© Reuters. Demonstrators join a march calling for gender equality and protesting sexism to mark International Women’s Day on March 8, 2021 in Tokyo. REUTERS/Issei Kato
MANILA/MADRID (Reuters) – Protests were held around the world on Wednesday to mark International Women’s Day. It was the year Afghanistan banned girls from education, Iran erupted in mass women’s rights protests, and a landmark U.S. abortion ruling was overturned.
Demonstrations were held in Paris, Berlin, Beirut, Jakarta and Singapore. A rally was planned in another city.
In Manila, activists for equal rights and better wages brawled with police to block their protests.
“Girls just want to have fun…damental rights,” read one poster.
In Melbourne, demonstrators demand equal pay and improved safety for women. “Safe, Respect, Equality”, one of the banners hoisted at the march. An Iranian delegation was also present.
The protests have included calls for solidarity with women in Iran and Afghanistan, where women’s freedom has been hit particularly hard in the past year.
“Afghanistan under the Taliban remains the world’s most repressive country when it comes to women’s rights, and a systematic, planned and coordinated effort to remove Afghan women and girls from public life has continued. It’s hard to do it,” the UN Assistance Mission in Afghanistan said in a statement marking the day.
The September death of 23-year-old Masa Amini in custody of Tehran’s moral police sparked the biggest anti-government demonstrations in Iran in years.
In recent days, Iran’s clerical rulers have faced renewed pressure, with public anger exacerbated by a wave of poisoning attacks affecting dozens of schoolgirls.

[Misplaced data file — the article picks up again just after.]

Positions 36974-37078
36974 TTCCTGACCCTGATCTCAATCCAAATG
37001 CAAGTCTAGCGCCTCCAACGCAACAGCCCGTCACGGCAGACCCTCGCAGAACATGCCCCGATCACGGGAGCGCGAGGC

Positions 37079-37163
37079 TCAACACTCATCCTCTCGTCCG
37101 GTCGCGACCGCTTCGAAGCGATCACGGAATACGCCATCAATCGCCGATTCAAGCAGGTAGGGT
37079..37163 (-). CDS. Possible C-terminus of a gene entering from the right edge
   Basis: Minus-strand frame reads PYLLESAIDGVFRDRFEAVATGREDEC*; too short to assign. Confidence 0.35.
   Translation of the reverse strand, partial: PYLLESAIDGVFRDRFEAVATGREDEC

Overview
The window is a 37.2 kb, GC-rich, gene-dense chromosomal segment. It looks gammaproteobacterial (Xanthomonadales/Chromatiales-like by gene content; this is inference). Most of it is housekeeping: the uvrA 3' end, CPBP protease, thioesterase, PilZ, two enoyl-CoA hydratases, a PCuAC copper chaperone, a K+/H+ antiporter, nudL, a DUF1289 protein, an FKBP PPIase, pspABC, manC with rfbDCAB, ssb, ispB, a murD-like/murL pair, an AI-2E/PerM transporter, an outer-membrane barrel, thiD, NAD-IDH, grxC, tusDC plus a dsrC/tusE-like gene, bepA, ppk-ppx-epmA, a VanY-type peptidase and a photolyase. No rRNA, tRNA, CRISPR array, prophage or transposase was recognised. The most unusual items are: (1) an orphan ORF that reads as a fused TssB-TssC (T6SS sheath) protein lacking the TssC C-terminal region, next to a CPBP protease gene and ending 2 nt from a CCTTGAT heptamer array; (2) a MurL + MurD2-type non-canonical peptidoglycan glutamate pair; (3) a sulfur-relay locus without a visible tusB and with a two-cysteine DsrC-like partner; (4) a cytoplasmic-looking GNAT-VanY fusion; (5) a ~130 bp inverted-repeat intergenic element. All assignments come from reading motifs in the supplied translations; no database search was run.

Abortion and reproductive rights came out Wednesday at an international rally, nine months after the U.S. Supreme Court overturned the landmark 1973 Roe v. Wade decision that recognized women’s constitutional right to abortion. was on the agenda.
Several Spanish cities, including Madrid and Barcelona, were scheduled to hold competing rallies for International Women’s Day, reflecting divisions within the feminist movement over transgender rights and the ban on prostitution.
cost of living crisis
In Colombo, a brawl erupted as riot police tried to stop protesters at a Women’s Day rally organized by the opposition.
Hundreds of people gathered to call on the Sri Lankan government to protect women’s rights and protest the high cost of living. Sri Lanka is suffering from a major economic crisis that has caused inflation to skyrocket.
One woman held up a placard that read, “Stop Exploiting Women Workers.”
Some governments made legislative changes or pledges on Wednesday.
Canada scrapped its historic obscenity and anti-abortion laws, Japan said it needed to do more to change attitudes on gender, and Ireland held a referendum in November to change the constitution from women to women. announced the removal of outdated references to
Giorgia Meloni, Italy’s first female prime minister, highlighted the role of women in the economy and said state-owned enterprises must have at least one female leader.
In Japan, which was ranked 116th out of 146 countries for gender equality in last year’s World Economic Forum World Report, Chief Cabinet Secretary Hirokazu Matsuno said progress had been made in improving working conditions for women. , said more needs to be done.
“The situation of women trying to juggle family and work responsibilities is very difficult and problematic in our country,” he said. “Countermeasures are still halfway through.”
In Russia, where International Women’s Day is one of the most famous holidays, the president of the Senate has used the occasion to launch a violent attack on sexual minorities and liberal values promoted by the West.
“Men and women are the biological, social and cultural backbone of the community,” writes Valentina Matvienko in a blog on the Federal Council website.
“Therefore, there is and will never be a dangerous gender game in our country. Let the West carry out this dangerous experiment.”
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